The claim presented in the documentary is based on years of research by archaeologists, statisticians, experts in ancient scripts and in DNA, the Israeli Yediot Ahronot daily yesterday quoted the makers as saying.
The documentary, titled The Burial Cave of Jesus, is a joint production by Israeli-born Canadian documentary maker Simcha Jacobovici and three-time-Oscar-winning Canadian film director James Cameron.
The 2000-year-old cave had already been discovered in 1980 in Jerusalem's Talpiyot neighbourhood.
In it were 10 coffins, six of which bore inscriptions, which - translated into English – included the names “Jesus son of Joseph,” twice “Maria,” and “Judah son of Jesus.”
The second Maria is hypothesised to be Maria Magdalene, while the tomb bearing the name Judah could indicate Jesus had a son.
If true, the find could be one of the most significant in the history of archaeology and shake the Christian world.
Whether or not the movie is any good, the reaction will be depressingly predictable. Those who hold to the DaVinci School of Theology will find plenty to support their presuppositions and the more orthodox will find plenty to rage about. Science Duly Constituted™ will doubtless follow the lead of the Israeli professor who found the tomb and write the whole thing off as "a beautiful story but without any proof whatsoever*."
There are a lot of questions being raised, odds being laid, taunts being flung. But my first thoughts, which I have not seen reflected anywhere**, hearken back to another famous search, that for the Ark of the Covenant. Remember in Raiders of the Lost Ark when the coin got burned into the frog-looking guy's hand? And the Nazis calculated the ark's location based on that?*** As soon as Han Solo figured out what they had done, he did that crooked grin thing and said, "They're looking in the wrong place."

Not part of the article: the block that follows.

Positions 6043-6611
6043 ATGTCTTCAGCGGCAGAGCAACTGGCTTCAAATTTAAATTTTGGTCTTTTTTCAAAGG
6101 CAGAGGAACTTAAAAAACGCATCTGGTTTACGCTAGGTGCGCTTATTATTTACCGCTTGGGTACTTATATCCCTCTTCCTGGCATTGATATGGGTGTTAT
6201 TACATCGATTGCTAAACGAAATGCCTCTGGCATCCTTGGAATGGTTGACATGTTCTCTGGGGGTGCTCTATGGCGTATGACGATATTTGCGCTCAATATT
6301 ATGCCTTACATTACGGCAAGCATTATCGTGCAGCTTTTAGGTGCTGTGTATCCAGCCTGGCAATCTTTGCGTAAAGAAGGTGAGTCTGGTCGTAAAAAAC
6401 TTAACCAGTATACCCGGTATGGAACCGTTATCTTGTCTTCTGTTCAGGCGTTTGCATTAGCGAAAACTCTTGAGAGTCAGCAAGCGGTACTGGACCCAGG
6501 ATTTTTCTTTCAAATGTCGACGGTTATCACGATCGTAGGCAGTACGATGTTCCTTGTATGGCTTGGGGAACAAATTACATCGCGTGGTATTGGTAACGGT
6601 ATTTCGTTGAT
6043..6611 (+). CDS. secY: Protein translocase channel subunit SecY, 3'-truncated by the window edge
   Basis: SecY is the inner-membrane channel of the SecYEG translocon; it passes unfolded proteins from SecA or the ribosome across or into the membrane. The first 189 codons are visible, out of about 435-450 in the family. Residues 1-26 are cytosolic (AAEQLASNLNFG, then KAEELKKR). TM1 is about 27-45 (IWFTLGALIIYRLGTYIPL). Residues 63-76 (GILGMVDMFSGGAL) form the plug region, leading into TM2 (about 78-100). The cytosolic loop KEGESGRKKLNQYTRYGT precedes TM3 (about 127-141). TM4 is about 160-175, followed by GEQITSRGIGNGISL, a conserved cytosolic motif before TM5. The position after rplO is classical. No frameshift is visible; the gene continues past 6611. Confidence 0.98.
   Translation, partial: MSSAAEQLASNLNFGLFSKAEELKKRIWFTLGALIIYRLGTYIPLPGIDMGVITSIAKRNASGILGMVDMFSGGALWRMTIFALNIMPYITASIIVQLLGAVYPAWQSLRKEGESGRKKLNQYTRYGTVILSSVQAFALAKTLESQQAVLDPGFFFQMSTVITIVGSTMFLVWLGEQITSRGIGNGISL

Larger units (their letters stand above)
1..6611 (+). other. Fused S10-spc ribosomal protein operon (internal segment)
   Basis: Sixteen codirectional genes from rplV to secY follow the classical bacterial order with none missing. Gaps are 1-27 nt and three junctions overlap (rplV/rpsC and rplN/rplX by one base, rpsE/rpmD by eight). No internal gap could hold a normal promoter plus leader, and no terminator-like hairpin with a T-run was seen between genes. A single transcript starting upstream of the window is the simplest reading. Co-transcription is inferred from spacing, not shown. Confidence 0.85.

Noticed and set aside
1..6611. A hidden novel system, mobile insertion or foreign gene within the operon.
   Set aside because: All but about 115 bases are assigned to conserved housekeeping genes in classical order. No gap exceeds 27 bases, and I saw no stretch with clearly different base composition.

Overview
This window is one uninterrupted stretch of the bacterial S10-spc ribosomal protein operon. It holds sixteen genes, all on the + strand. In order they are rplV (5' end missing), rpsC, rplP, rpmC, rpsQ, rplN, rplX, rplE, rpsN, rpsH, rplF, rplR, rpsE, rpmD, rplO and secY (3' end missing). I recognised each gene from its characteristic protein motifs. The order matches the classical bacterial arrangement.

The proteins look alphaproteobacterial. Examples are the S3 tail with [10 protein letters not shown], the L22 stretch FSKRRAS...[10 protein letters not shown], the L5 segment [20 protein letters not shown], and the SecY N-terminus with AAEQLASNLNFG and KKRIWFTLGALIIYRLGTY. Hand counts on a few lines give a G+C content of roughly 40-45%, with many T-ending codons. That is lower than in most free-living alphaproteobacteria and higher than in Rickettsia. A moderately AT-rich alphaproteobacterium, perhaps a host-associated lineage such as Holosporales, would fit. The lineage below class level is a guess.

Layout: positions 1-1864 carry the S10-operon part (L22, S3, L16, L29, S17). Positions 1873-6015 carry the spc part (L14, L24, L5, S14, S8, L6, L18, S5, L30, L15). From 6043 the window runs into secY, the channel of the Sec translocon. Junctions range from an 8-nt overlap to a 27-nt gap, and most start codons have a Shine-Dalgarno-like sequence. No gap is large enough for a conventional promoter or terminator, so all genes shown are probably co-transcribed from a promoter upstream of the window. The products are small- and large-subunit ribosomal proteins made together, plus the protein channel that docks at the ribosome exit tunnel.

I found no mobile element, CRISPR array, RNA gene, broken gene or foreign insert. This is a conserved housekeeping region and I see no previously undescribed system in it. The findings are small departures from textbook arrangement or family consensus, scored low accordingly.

I think the same applies here. Jesus was not "Jesus of Jerusalem" but "Jesus of Nazareth." Why would his tomb be found in Jerusalem? "Well, ya dumma" you might quickly answer, "if he was killed in Jerusalem, then it makes sense for him to be buried there." And perhaps you would be correct.
But why are his mother's bones there? And his brothers' bones? And his son's and wife's bones? Jesus hailed from Nazareth of Galilee (though his ancestral home was Bethlehem) and if one is going to look for a multi-generational Jesus family tomb, it makes a lot more sense to look where his family actually lived. Jesus was killed in a place where he didn't live, where his family didn't live, and where he visited only on ceremonial occasions like any other observant Jew. He probably did not spend a month there over the course of his entire life, and I doubt his family decided to hang around the city out of respect until they all died. One might as well seek the bones of Anna Nicole's grandparents in the Bahamas.
I'll be most interested, however, in how they use the DNA evidence. If it should match up with Pierre Plantard's, we might just have a story on our hands.
* When it comes to faith and anti-faith proof is never a prerequesite.
** Like I really expect my personal eccentricities to be followed by anyone else. If they were, where would that leave me?
*** That was AWESOME!!
Friday, February 23, 2007